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Children with Autism Learn New Words Much Like Others Do, Study Finds

A new study has found that children with autism are capable of learning new words the same way any child would—by following someone’s gaze as they name an object. They just take longer to pick up the skill.

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WSU Professor Ray Hull Co-Authors New Book 'the Art of Communication'

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Wichita State Communication Sciences and Disorders Professor Ray Hull has co-authored a new book, "The Art of Communication," with New York Times best-selling author Jim Stovall.

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Brain's 'Thesaurus' Mapped to Help Decode Inner Thoughts

What if a map of the brain could help us decode people's inner thoughts? Scientists at the University of California, Berkeley, have taken a step in that direction by building a "semantic atlas" that shows in vivid colors and multiple dimensions how the human brain organizes language. The atlas identifies brain areas that respond to words that have similar meanings.

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First Small Molecule Targeted Therapy to Mitigate Hearing Loss in Usher Syndrome Type 3

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A new study published in Nature Chemical Biology reports the first small molecule targeted therapy for progressive hearing loss in a mouse model of USH3, an USH classified by progressive loss of hearing and vision starting in the first few decades of life along with variable balance disorder.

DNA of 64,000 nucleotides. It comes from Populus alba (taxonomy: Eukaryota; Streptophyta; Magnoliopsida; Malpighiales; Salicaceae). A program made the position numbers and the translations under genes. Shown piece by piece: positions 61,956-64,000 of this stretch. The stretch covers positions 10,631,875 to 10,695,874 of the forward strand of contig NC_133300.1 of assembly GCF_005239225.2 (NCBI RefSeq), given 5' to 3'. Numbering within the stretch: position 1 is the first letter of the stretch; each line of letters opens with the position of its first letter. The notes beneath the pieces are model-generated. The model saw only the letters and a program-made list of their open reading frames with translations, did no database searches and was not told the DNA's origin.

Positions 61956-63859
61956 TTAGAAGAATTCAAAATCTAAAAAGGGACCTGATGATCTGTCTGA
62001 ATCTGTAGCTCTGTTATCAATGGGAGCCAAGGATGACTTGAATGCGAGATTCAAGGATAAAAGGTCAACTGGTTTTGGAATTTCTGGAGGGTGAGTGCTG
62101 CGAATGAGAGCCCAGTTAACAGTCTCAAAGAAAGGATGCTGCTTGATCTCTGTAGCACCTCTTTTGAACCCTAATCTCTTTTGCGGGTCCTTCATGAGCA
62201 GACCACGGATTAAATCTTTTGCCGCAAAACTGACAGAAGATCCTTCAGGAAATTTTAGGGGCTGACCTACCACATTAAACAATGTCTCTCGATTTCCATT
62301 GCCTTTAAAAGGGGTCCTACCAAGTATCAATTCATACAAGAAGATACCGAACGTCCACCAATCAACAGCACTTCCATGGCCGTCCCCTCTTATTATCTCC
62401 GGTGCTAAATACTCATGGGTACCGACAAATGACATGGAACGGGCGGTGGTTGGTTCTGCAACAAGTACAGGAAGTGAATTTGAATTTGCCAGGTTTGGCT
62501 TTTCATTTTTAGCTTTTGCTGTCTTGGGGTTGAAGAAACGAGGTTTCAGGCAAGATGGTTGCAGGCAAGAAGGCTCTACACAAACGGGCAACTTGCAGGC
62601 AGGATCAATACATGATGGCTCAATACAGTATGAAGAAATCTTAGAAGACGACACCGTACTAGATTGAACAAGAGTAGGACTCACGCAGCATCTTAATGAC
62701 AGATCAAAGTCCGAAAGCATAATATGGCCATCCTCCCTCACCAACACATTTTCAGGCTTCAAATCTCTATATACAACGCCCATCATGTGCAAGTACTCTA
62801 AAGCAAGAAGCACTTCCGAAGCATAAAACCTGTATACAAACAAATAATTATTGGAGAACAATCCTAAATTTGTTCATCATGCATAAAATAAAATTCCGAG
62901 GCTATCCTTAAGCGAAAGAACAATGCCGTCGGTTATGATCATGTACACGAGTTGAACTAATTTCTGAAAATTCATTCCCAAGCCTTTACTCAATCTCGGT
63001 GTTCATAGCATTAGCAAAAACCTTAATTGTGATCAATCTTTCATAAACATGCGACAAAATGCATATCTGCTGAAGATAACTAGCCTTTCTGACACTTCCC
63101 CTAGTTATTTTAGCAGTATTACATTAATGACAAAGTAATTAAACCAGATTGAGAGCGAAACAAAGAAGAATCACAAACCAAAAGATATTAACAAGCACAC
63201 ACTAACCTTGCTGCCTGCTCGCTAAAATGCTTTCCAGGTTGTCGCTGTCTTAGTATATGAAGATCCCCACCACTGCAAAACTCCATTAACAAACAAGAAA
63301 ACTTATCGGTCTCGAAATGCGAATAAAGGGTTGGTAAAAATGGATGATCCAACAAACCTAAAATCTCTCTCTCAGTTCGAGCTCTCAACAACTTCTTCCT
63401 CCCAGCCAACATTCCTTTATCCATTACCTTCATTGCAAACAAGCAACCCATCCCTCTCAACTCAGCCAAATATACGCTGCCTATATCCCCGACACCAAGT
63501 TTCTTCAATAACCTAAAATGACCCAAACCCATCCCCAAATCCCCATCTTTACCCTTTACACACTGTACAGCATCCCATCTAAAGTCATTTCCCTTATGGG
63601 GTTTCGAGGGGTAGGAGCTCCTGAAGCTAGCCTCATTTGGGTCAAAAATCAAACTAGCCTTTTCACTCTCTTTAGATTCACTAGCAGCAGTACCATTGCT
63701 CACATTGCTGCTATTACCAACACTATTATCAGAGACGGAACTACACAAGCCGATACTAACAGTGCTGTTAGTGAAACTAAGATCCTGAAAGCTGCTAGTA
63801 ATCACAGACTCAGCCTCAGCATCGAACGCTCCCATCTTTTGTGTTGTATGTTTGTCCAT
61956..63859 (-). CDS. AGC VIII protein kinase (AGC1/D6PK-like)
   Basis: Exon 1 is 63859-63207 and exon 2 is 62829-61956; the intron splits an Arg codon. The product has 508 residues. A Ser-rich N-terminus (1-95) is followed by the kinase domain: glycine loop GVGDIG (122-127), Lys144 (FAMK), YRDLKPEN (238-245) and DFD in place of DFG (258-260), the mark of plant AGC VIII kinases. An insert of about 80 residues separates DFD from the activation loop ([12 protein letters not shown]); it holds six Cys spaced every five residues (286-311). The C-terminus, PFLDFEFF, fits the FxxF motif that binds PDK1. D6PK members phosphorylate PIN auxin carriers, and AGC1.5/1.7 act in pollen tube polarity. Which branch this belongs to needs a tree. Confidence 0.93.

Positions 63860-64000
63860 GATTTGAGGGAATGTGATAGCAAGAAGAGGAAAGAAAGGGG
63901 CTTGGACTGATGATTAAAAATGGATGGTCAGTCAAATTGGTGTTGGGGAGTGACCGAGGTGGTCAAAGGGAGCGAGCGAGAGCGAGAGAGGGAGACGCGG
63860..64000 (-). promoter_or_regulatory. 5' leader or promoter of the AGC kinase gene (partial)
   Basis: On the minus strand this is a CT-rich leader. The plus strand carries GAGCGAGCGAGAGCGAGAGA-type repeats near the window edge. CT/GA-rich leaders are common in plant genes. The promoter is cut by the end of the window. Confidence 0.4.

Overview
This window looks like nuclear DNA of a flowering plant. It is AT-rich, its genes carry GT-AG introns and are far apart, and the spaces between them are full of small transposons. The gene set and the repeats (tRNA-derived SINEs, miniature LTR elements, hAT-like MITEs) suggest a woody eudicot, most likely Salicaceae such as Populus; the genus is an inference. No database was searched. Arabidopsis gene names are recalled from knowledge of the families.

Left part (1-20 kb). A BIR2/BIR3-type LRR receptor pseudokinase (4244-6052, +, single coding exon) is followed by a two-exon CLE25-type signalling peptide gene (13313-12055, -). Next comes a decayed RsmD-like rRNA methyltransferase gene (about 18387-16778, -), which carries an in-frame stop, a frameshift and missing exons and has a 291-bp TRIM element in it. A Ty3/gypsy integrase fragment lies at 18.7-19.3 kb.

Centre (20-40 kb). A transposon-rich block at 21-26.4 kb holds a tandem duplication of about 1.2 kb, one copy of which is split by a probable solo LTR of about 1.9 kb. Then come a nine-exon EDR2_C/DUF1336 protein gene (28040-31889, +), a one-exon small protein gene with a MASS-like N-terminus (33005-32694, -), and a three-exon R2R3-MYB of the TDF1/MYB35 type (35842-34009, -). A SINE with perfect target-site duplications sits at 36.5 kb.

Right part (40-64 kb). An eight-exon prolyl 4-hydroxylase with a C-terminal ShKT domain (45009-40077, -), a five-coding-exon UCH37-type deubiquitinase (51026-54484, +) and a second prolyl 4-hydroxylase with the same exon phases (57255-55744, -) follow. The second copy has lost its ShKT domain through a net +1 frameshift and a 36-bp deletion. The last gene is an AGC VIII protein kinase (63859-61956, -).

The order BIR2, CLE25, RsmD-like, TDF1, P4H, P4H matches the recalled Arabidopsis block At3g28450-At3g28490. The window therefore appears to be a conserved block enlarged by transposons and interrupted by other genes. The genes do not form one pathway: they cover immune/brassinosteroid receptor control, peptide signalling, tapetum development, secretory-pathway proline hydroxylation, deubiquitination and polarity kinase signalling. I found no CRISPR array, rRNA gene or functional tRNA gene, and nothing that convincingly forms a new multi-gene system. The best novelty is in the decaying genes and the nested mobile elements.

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Award to Fund Research on Brain-Computer Interface Control of Communication Devices

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University of Kansas neuroscientist Jonathan Brumberg has been awarded a $25,000 New Century Scholars Research Grant by the American Speech-Language-Hearing Foundation to develop and test a brain-computer interface (BCI) that will directly control commercially available augmentative and alternative communication (AAC) devices for individuals with profound speech and motor disorders

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Bring the Language Lab to the Classroom

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A new in-classroom laboratory approach by University of Saskatchewan (U of S) researchers Laureen McIntyre and Laurie Hellsten promises to provide a real-world look at assessment and teaching strategies for students with speech, language and learning difficulties.

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Mice with Genetic Defect for Human Stuttering Offer New Insight Into Speech Disorder

Mice that vocalize in a repetitive, halting pattern similar to human stuttering may provide insight into a condition that has perplexed scientists for centuries, according to a new study by researchers at Washington University School of Medicine in St. Louis and the National Institutes of Health. These mice, which carry a mutation in a gene associated with stuttering in humans, may help scientists understand the biological basis of the disorder, and potentially lead to treatments.